The County Seat of Washington County, Hillsboro is a vibrant government and business center for the wider region and one of greater Portland’s most rapidly developing cities. Hillsboro was originally a small agricultural town, but thanks to the recent high tech boom it is now a growing community of about 82,000 residents. Attractive affordable homes, excellent schools and public transport, and a thriving economy steadied by large employers makes Hillsboro an increasingly attractive place to make a home. Appealingly, Hillsboro has been able to remain true to its small town roots and is still a community characterized by neighborliness and civic pride. Parades, family picnic days, high school sporting events and the like still rank high citizens’ priority lists.
About 18 miles directly west of Portland and about 12 miles northwest of Beaverton, Hillsboro is in northern Oregon’s Tualatin Valley, not far south of the county line.
Hillsboro covers about 22.8 square miles and sits in the Tualatin Valley, which is largely flat and used for farming. The pretty Tualatin River forms part of the southern city limits.
The Tillamook State Forest is about 20 miles west of Hillsboro and the Pacific coast about 65 miles. To the east is the Columbia River and Mt Hood.
One of Oregon’s earliest western settlements, Hillsboro has long been an agricultural and timber center, and while it remains so, recent years have seen a high tech and manufacturing boom. Intel has its largest site in Hillsboro and employs over 13,000 people here and in neighboring Aloha. The Intel Technology Center offers monthly courses and roundtable events on the latest technology and how to use it in the workforce. Sun Microsystems has its High-End Operations headquartered in Hillsboro and Fujitsu, Epson, NEC and Tri-Quint Semiconductor all have factories here. In March of 2006, San Francisco biotech giant Genentech announced plans to build a state-of-the-art product packaging and distribution facility. While Nike is Hillsboro’s largest manufacturing comapany, there are a wide range of others.
New business centers and industrial parks have kept pace with Hillsboro’s rapid economic development over the last decade. Currently the city has 35 business parks here, some (Dawson Creek, Westmark and Tanasbourne Commerce,) as large as 300 acres.
The surrounding Tualatin Valley has a small diary industry and several good wineries known for their world-class pinot noir, Chardonnay and Riesling. Farms grow a variety of crops including hazelnuts, apples, grains, vegetables and flowers, and plant nurseries supply sellers around the world. Timber remains a viable business, with the Stimson Lumber Company in nearby Gaston hiring the most employees.
Hillsboro has an exceptionally low unemployment rate, many major employers and a high rate of entrepreneurial success (over 88% of local businesses employ less than 10 workers).
Thanks to its long history as an agricultural center and recent economic success as a high tech center, Hillsboro is an attractive mix of old and new. While many neighborhoods have been built in the last 10 years and benefit from careful town planning and modern construction, Hillsboro’s historic downtown and surrounding neighborhood is charming, full of character, and close to downtown commerce and industry.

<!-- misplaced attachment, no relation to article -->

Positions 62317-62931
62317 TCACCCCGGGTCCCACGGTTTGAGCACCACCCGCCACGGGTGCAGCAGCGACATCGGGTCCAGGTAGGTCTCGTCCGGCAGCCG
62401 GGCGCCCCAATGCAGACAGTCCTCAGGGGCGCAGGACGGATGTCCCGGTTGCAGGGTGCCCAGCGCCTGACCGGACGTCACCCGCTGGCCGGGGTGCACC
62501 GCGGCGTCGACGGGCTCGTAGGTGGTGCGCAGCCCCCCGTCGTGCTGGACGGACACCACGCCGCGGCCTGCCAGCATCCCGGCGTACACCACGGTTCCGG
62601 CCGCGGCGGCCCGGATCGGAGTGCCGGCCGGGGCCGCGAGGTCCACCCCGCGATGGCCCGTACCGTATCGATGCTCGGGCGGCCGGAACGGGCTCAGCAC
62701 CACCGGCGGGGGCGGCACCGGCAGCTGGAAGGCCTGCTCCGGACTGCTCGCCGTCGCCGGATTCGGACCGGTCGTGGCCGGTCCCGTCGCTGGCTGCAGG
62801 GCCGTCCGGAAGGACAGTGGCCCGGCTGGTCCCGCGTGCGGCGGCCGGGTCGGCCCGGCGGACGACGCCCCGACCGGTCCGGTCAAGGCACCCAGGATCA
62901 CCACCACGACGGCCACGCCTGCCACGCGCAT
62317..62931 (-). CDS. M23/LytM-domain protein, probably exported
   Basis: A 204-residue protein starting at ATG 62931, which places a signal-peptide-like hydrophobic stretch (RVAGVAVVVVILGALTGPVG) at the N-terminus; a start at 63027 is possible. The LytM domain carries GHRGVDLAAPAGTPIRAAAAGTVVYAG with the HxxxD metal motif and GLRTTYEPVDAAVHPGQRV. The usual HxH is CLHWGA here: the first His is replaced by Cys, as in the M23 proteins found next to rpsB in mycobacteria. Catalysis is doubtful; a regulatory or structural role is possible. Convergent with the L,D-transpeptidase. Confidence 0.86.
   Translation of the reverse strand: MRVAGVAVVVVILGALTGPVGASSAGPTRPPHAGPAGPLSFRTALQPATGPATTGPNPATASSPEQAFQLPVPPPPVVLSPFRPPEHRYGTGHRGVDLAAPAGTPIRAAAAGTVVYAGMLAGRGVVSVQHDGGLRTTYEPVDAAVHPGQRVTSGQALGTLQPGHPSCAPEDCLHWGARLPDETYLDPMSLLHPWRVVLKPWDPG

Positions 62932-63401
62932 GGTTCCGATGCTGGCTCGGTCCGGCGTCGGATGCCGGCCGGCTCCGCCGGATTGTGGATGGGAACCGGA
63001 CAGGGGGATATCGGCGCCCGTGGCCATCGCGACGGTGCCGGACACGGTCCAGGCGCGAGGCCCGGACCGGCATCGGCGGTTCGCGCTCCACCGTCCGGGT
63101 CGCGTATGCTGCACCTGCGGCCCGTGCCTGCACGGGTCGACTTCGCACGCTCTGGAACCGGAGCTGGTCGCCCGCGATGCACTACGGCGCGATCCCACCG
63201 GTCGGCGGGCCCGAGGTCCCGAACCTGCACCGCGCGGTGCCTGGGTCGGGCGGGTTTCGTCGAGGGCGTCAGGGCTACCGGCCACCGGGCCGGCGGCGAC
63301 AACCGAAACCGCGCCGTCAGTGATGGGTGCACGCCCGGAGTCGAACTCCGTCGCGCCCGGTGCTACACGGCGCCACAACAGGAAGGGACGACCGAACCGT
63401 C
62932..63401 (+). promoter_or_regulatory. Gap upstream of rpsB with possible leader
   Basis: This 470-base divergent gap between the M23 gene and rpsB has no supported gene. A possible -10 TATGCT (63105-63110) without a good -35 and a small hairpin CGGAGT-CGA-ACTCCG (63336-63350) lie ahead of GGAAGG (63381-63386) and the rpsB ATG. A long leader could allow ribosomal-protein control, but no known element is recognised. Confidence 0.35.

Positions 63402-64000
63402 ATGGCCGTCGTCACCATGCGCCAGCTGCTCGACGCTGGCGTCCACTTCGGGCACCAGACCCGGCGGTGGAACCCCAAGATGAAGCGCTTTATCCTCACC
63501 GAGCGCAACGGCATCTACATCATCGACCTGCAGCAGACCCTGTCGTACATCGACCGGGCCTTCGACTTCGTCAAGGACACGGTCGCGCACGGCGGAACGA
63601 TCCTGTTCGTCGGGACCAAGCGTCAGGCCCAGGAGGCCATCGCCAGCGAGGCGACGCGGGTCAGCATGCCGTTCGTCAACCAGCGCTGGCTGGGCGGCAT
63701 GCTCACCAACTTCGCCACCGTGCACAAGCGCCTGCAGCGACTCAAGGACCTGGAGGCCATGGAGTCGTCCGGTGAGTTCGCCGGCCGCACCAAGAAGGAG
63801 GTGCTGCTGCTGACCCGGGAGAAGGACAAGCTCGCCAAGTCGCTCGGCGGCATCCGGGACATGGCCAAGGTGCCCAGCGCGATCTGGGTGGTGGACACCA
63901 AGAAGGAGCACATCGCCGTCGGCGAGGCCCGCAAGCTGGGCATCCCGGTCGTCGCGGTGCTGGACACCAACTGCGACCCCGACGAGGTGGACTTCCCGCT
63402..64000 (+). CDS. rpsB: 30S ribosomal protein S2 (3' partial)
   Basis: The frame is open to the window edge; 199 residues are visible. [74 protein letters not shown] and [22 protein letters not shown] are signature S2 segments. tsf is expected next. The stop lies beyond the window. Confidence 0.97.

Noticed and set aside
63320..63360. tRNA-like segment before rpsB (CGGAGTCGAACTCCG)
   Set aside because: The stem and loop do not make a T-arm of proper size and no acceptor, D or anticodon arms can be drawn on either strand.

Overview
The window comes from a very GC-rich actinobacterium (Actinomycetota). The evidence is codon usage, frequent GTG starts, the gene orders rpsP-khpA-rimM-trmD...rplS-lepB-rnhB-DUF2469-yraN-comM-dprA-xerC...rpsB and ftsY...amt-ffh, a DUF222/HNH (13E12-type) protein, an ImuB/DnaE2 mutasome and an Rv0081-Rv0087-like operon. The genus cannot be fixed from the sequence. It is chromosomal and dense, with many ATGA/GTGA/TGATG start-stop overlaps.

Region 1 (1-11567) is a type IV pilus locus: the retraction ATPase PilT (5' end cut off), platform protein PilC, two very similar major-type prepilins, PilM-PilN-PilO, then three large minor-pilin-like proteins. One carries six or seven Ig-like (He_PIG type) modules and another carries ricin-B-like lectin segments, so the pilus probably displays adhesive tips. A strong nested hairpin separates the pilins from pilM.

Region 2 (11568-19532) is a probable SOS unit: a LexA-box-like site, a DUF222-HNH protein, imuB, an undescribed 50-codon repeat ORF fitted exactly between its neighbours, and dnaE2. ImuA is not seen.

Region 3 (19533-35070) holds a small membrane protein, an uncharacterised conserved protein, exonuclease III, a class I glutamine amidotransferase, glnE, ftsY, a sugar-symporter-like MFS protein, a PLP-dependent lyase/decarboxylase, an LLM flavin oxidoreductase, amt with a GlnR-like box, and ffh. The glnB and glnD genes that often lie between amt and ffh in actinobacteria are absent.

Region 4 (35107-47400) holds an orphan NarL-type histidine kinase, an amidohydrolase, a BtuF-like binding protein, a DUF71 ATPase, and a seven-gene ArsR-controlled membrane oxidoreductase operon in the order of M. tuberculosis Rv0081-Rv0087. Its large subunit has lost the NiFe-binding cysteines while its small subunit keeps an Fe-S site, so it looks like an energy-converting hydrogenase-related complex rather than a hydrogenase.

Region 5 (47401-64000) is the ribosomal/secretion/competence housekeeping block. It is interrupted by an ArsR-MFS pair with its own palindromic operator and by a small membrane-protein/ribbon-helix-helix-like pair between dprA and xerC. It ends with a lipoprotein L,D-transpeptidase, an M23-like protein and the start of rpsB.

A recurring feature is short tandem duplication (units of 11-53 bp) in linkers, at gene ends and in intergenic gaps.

Buyers can choose from a good range of single-family homes, condominiums and apartments, many of the latter built over the last decade. Most are close to public transport and the new industrial parks, and are well serviced by shopping centers, restaurants, and theaters. There are several residential communities in Hillsboro, including Orenco Station, Jones Farm, Jackson School and the recently constructed Stonebrook, Orenco Gardens offer a combination of upscale apartments, row houses, brownstones, and cottages.
The average price of a new home in Hillsboro is about $279,400.
Parks and Recreation
Careful town planning has complimented Hillsboro’s rapid economic growth and the City has 16 parks and recreation centers, including the state-of-the-art Hillsboro Sports Park (which includes a large stadium) and the Hillsboro Aquatic Center (a full aquatic and fitness center with sauna and spa facilities). Ball fields and courts abound and there are 9 golf courses in the area. The City Library near the Aquatic Center is an excellent public resource.
The beautiful Tualatin River winds through the southern section of town and Rood Bridge Park has mooring for canoes; also on the southern end of town is the Jackson Bottom Wetlands, a stunning 700-acre wildlife preserve that supports countless species of waterfowl and migrating birds. Hagg Lake is just 15 miles southwest of Hillsboro and a great place to go fishing, boating or hiking, and the Tillamook State Forest is about 20 miles west of Hillsboro.
Increasing numbers are moving to Hillsboro drawn by the thriving high tech economy, and while the changing demographic is bringing commerce and development to the city, the community’s sense of itself remains true to its small town roots. There’s always a parade, festival, or fair in the offing, and the Washington County Fair in late summer draws visitors from across the county. The outdoor Hillsboro Farmers Market runs all summer long, with local farmers, craftspeople and artisans selling their wares from their truck beds and great local bands providing the live music. Locals are proud of their cultural heritage and see it preserved in the excellent Washington County Historical Museum.
Hillsboro takes its name from David Hill, who founded the settlement in 1842. Originally named East Tualatin Plains, it was changed to Hillsborough and then Hillsboro after Hill’s death. Hillsboro was incorporated in 1876.